On Thursday, May 19, at 7:30 p.m., BPMM presents “Time Will Tell: Clocks at Bartow-Pell.” Discover the world of gears, drives, wheels, and escapements with John Metcalfe, owner and founder of Antiquarian Horologist, who has restored ticking and chiming to clocks in the collections of the Metropolitan Museum of Art, British Museum, and National Watch and Clock Museum. Learn about the nineteenth-century clocks at BPMM and their place in the history of clock making, as well as the technical aspects of antique clock restoration and repair. Reception after the presentation. Admission proceeds and donations go toward the restoration of clocks in the collection. Cost $10 adults; $8 seniors, students, and members. Registration requested.718-885-1461 or firstname.lastname@example.org
A superb French chariot clock made in 1825 that has been at Bartow-Pell since it became a museum in the 1940s was recently cleaned and restored by antiquarian horologist John Metcalfe and is now back in its place on the marble mantel in the south parlor. French clocks like this one were desirable decorative accessories in stylish, wealthy American houses during the late eighteenth and early nineteenth centuries, when neoclassicism was at its peak.
This fine example features Hippolytus (or Artemis) as a charioteer. The figure wears a lion pelt over one shoulder and carries a quiver of arrows while holding the reins of two rearing stallions. A bas-relief of Phaedra and Hippolytus appears on the base. The composition of this mythological scene derives from an 1802 painting in the Louvre, Phèdre et Hippolyte, by Baron Pierre-Narcisse Guérin (1774–1833), in which Hippolytus rejects the illicit love of his stepmother, Phaedra, the wife of his father, Theseus. The story is told in a fifth-century BCE tragedy by Euripides, which begins when Hippolytus has offended vengeful and jealous Aphrodite, the goddess of love, because he is a follower of the goddess of the hunt and chastity, Artemis. (On our clock, as in the painting, Hippolytus stands by his hunting dogs and holds a bow and arrows, thus demonstrating his affinity for Artemis.) It is not surprising that bad things follow, and the play ends with the death of Hippolytus in his chariot.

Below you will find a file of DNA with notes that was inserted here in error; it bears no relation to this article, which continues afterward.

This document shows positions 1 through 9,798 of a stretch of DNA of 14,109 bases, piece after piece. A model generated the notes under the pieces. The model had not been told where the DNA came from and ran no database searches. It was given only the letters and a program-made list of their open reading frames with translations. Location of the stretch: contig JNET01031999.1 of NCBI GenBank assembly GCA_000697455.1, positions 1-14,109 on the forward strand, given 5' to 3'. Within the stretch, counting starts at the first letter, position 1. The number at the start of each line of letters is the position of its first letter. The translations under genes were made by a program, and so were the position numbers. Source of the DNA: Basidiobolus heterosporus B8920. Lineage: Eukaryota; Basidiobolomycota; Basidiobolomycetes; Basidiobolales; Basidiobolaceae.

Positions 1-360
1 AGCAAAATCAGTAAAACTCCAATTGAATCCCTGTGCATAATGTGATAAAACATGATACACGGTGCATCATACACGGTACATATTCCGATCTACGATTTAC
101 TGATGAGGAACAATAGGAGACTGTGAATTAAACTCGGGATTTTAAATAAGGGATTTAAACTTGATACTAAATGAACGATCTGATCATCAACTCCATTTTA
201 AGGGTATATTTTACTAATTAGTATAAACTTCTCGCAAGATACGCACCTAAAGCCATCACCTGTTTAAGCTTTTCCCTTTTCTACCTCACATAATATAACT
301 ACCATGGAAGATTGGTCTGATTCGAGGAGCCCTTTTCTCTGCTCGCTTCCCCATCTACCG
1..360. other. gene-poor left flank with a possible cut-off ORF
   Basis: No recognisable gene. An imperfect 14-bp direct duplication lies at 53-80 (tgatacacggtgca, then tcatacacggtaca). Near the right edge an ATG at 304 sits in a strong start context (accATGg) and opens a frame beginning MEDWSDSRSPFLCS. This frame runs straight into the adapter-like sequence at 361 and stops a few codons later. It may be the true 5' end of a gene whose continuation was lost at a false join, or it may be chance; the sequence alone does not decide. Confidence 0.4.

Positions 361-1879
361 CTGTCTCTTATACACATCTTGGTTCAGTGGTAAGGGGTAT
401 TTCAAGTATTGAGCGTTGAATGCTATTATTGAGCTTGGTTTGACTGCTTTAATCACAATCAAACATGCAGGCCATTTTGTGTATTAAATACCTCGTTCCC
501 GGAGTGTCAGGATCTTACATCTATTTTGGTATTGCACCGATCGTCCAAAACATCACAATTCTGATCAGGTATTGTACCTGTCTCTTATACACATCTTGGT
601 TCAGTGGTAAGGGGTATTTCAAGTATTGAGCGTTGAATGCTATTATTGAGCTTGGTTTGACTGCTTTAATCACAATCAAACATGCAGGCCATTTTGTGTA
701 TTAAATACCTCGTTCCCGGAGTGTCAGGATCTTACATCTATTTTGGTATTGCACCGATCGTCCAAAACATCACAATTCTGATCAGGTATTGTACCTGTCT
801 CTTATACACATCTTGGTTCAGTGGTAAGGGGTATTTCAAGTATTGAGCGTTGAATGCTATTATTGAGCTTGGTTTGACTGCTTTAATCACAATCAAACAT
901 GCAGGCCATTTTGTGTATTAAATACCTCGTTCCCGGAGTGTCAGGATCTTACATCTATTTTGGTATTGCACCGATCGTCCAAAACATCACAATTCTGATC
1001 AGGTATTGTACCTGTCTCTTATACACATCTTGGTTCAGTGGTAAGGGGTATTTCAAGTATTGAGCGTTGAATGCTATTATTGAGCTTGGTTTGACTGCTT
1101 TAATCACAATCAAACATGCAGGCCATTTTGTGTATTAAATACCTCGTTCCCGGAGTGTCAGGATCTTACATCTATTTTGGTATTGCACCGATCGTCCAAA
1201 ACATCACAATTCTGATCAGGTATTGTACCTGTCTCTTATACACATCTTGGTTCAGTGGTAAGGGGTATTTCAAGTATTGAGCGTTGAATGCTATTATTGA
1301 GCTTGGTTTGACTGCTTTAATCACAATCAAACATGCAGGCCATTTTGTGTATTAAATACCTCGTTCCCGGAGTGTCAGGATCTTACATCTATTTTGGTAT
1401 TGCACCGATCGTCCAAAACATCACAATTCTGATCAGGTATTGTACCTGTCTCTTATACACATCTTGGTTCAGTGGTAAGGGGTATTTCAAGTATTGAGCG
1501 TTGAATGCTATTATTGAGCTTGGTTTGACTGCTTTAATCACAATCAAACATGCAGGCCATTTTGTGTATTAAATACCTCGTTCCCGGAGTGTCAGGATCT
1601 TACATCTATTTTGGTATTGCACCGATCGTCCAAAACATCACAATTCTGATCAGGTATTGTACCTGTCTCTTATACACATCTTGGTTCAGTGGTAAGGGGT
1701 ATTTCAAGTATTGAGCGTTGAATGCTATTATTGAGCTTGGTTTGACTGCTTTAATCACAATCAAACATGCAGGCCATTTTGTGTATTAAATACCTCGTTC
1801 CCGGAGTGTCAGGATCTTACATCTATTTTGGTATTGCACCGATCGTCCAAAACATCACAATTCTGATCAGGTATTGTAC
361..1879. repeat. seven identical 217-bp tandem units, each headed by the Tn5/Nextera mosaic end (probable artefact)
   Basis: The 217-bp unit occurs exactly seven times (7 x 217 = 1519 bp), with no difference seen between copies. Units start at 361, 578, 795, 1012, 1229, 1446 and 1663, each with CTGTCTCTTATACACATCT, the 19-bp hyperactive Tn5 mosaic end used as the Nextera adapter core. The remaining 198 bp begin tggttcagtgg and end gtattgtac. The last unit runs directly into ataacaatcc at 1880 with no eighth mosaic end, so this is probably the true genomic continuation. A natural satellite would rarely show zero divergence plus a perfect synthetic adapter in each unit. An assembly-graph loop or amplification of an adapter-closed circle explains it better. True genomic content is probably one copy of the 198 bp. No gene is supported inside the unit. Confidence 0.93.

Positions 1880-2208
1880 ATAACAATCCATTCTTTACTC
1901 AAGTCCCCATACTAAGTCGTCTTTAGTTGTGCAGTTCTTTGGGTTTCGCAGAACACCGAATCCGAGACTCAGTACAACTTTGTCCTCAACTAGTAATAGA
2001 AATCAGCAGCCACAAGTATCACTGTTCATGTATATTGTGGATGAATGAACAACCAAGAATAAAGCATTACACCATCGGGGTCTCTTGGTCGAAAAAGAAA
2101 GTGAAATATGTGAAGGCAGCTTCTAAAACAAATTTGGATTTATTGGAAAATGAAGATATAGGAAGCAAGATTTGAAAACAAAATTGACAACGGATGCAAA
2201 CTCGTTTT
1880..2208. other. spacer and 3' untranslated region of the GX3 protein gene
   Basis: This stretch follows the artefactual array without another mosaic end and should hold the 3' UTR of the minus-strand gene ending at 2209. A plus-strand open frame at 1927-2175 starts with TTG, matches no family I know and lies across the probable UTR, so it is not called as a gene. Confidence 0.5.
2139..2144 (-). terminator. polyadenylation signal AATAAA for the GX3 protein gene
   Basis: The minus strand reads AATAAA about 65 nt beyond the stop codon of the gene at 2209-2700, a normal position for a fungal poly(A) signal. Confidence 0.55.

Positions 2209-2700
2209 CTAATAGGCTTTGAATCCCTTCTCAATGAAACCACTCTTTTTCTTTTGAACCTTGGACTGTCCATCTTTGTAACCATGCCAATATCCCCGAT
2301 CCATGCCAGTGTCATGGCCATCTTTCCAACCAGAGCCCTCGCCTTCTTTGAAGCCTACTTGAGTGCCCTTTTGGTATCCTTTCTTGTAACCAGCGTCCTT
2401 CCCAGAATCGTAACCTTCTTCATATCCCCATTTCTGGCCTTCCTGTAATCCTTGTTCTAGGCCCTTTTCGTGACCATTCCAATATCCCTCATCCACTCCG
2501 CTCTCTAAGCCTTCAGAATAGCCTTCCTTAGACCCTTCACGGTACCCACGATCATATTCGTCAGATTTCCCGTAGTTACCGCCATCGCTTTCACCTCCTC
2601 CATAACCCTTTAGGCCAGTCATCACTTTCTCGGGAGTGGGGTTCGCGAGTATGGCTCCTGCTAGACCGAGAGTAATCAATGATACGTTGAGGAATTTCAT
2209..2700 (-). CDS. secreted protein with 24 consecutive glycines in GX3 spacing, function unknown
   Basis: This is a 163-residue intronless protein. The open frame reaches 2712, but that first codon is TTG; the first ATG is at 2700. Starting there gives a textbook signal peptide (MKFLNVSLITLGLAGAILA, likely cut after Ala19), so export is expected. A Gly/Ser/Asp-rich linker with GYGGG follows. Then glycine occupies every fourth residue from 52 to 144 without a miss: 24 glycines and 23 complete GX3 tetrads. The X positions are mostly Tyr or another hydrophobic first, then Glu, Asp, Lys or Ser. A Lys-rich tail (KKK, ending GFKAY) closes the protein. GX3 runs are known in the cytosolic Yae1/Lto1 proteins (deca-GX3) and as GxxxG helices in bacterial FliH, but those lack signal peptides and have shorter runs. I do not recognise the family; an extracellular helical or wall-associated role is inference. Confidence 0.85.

The clock’s connections to Greek mythology, art, and culture allowed the original owners of this beautiful and costly imported object to demonstrate their education and knowledge to a society that was captivated by the ancient classical world.
Now is the perfect opportunity to see—and hear—our clock, after its recent restoration by expert horologist John Metcalfe, as it once again chimes and tells us the hour, taking us on a trip back in time.
To learn more about John Metcalfe’s story, click here.
Margaret Highland, Historian